While disability studies has been an essential part of the various disciplines that come together in graphic medicine, the field’s complex yet fruitful relation to the medical humanities, in general, has yet to be addressed more openly in the study of comics and disability. This special issue wants to foreground the effects that a disability studies-centered approach to comics can have on the larger field of graphic medicine and comic studies in general. Inspired by Zach Whalen, Chris Foss, and Jonathan W. Gray’s groundbreaking collective volume Disability in Comic Books and Graphic Narratives (2016), the issue aims to take into account and analyze a broad range of comics out of which a distinct disability studies perspective on comics ought to (further) emerge. Disability studies’ roots in the disability rights movement and its predominant resistance to medical understandings of disability make the interdisciplinary field a critical and

valuable interlocutor within graphic medicine. Appreciating disability not (primarily) as a physical state but as a form of cultural difference, disability studies is uniquely situated to both challenge and enrich some of the work done in graphic medicine and the medical humanities more generally. Simultaneously, the interdisciplinary network of scholars, artists, and medical practitioners that constitutes graphic medicine promises to offer new insights and creative forms of collaboration for research pursued within disability studies. For this issue, we welcome proposals for papers that explore these various potentials and address any of the following (or related) questions:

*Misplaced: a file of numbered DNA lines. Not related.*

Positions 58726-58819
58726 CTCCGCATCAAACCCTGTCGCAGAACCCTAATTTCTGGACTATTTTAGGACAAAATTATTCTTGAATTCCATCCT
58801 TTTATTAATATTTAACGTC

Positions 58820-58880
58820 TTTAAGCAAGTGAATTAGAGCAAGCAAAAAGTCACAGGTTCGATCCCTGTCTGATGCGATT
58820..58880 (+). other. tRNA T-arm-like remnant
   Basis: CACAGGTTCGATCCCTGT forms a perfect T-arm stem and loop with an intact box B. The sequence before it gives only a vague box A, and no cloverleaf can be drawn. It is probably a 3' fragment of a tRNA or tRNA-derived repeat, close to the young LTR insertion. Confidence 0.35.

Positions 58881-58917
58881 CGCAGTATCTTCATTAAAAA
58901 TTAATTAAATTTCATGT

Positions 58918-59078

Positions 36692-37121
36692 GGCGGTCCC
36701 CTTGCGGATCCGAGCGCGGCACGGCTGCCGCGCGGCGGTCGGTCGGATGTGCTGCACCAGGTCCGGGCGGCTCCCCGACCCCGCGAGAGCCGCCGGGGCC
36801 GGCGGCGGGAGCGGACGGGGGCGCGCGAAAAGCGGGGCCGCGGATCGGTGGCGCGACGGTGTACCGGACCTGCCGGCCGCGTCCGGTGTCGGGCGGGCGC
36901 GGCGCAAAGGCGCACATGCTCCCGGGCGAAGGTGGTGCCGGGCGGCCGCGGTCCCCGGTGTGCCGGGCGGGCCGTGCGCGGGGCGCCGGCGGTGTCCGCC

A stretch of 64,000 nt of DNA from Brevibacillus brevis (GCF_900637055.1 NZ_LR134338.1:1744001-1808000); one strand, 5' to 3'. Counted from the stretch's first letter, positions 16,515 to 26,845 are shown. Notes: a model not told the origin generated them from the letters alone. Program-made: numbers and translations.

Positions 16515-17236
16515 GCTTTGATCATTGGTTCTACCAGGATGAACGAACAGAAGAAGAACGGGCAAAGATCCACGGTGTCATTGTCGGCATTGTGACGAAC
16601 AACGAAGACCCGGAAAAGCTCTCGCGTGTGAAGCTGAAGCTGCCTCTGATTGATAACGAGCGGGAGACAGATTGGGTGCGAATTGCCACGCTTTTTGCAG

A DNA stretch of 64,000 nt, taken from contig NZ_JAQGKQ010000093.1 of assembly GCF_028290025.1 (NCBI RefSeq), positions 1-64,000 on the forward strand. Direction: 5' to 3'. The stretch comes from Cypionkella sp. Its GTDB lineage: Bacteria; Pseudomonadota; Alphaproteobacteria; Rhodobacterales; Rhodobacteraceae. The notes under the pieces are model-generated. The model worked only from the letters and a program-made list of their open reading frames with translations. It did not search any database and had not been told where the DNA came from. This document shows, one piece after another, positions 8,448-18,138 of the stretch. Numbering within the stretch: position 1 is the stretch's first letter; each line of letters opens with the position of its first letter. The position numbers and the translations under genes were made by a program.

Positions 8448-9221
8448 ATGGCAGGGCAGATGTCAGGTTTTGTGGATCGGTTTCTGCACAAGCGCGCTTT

• How do approaches from disability studies complicate and enrich work done at the intersection of comics and healthcare? What insights can, in turn, be gained in disability studies from research pursued at this intersection?
  • What can more recent theorizations within disability studies add to our understanding of the comics medium in general and its negotiation of disability and illness in particular?
  • How do comics about disability and illness relate to practices of normalization? For instance, how is the omnipresence of the body in comics used to enforce, challenge, and comment on notions of “the normal” (McRuer 2014)?
  • How do the different, often hierarchical positions in healthcare settings complicate renderings of illness and/or disability in comics? Which distinct, contrasting perspectives emerge in narratives told by healthcare providers, caregivers, or relatives, compared to the graphic stories told by patients themselves? And where do these perspectives overlap and enrich each other?
  • How do questions of disability in sequential art intersect with other identity categories, such as gender, race, class or sexuality (see for example the recent publication Graphic Reproduction (Johnson 2018))?